I just returned from a meeting of the provider and manufacturer advisory boards working with GHX to create an industry solution to the challenges faced in managing implantable devices. You know, I love it when a plan, or more importantly, an industry comes together. The combined advisory board, which includes some of the most well-known and respected organizations in the worlds of cardiology and orthopedics, are tackling this problem from all sides: clinical, operational and financial. Working with organizations like this – and seeing how they are working with one another and aligning internal functions - gives me hope that we truly can transform healthcare in a meaningful way.
Working with the FDA, other government agencies, clinicians, academic researchers and others on unique device identification (UDI) in healthcare, it’s become increasingly clear to me that we can minimize costs and accelerate our objectives, if we coordinate our efforts.
Here’s an example: I was pleased to discover that the very same manufacturers working with GHX on its implantable device supply chain initiative are also involved with various initiatives underway to leverage UDI for postmarket clinical research.
For example, orthopedic manufacturers are helping Weill Cornell Medical College and Kaiser Permanente make sure they are correctly capturing the right attributes about products that will be held in the International Consortium of Orthopedic Registries. That network of registries, which will eventually hold data on more than 3.5 million orthopedic surgical procedures and all the implantable devices on the market, will help researchers (as well as manufacturers) better understand the impact various attributes have on performance.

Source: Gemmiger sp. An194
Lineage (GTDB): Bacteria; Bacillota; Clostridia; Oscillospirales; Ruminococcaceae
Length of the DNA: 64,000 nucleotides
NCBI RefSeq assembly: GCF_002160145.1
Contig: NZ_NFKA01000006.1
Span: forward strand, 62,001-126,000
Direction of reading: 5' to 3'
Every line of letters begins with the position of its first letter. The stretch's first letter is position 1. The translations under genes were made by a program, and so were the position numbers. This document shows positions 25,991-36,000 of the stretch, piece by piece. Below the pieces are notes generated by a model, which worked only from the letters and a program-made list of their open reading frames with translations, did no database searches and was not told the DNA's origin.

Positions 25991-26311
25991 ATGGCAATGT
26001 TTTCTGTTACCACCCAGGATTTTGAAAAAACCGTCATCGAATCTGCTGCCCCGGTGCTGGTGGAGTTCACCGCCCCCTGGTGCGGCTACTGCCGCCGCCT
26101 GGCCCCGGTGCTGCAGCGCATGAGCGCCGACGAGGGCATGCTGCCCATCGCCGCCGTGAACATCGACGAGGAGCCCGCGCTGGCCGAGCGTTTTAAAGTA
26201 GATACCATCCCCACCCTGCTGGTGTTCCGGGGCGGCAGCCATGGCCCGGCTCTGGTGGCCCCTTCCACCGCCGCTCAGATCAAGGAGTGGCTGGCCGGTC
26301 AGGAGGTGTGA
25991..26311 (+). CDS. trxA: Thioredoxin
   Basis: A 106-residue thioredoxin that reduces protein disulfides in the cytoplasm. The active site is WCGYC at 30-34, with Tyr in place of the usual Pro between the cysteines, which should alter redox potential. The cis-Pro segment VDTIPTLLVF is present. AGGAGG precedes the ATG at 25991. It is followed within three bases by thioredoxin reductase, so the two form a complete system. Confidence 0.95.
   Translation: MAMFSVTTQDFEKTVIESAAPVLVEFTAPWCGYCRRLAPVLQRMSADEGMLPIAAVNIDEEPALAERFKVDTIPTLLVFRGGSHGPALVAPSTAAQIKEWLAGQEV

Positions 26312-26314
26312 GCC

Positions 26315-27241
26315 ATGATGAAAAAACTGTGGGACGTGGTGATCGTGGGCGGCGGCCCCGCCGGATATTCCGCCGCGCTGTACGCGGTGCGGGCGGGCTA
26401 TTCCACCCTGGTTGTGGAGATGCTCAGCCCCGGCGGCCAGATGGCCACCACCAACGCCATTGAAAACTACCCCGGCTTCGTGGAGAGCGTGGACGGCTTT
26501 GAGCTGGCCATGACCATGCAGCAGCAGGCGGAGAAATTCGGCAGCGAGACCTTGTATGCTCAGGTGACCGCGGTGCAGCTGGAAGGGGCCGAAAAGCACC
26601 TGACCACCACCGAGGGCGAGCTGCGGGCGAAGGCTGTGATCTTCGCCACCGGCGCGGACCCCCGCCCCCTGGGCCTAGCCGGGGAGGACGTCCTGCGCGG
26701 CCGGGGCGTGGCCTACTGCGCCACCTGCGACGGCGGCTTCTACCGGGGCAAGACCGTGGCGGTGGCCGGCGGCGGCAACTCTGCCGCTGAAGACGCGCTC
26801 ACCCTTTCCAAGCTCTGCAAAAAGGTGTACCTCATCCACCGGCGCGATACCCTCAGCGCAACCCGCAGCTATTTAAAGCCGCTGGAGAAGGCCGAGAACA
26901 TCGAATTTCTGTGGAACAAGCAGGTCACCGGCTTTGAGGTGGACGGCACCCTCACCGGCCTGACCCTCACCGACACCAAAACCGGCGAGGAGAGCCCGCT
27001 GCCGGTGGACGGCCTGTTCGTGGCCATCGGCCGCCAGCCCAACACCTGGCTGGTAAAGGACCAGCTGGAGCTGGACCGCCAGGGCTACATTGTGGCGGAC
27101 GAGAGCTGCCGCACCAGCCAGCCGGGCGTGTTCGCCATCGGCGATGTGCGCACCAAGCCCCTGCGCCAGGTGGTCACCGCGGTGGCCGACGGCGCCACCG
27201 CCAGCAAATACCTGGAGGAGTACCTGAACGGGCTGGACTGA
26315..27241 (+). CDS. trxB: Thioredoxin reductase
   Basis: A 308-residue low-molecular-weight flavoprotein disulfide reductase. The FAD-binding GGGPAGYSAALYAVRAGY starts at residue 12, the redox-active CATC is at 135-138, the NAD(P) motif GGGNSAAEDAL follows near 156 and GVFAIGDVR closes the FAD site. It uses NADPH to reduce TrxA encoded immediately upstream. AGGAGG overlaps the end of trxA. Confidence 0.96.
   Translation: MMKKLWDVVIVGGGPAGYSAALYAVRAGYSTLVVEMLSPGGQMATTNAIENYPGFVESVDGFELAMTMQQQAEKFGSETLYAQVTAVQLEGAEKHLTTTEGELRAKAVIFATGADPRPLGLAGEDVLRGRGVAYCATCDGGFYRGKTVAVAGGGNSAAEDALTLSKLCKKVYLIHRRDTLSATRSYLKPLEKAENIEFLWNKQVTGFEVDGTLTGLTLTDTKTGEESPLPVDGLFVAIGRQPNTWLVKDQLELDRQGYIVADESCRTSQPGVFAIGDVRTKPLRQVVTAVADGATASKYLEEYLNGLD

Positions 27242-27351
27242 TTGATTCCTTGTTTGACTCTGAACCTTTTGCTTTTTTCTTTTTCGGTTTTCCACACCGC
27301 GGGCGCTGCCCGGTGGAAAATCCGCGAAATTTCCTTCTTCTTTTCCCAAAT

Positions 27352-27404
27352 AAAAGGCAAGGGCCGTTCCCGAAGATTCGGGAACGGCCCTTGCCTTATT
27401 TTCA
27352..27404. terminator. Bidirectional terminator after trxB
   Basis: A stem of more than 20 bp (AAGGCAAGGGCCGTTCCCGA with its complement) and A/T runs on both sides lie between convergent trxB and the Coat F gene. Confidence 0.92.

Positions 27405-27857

Manufacturers are also supporting work being done by Harvard Medical School to track cardiovascular products from purchase through consumption and utilize electronic health records (EHRs) and clinical registries to assess their safety and effectiveness after they have been marketed. Mercy’s lead for the project, Joseph Drozda, Jr., M.D., FACC, believes the effort can also help suppliers meet the increasing demands being placed on them for postmarket research. The FDA’s Jay Crowley, meanwhile, stated at this week’s UDI Conference that more robust postmarket data on the use of products in the treatment of specific patient populations could facilitate pre-market clearance.
Dr. Drozda also recognizes the important role the supply chain and IT play in this largely clinical effort. After all, if you don’t accurately capture data on products being used in patient care at the point of use, you have nothing to use for those studies. Mercy and others involved in the GHX implantable device supply chain advisory board and in the postmarket research initiatives are creating the critical linkages healthcare needs to get to value as quickly and effectively as possible, without duplicating efforts (and costs) that often occurs when work such as this is performed in silos.
Earlier this summer, we announced the results of some of the pilot work being done by members of the implantable device supply chain initiative to create the perfect physician preference item (PPI) order, which is far more complex than the typical EDI order due to the need to include more information such as lot and serial number. The work of the participating providers and suppliers has also yielded a list of best practices and focus areas (announced in a recent press release) for those seeking to optimize both processes and data around implantable devices:
GHX is proud to be supporting these efforts. Yes, we are building technology solutions that can be used by suppliers and hospitals alike. We are also, as one of the suppliers pointed out yesterday, creating a common ground where the various parties can explore opportunities to create change healthcare, for good.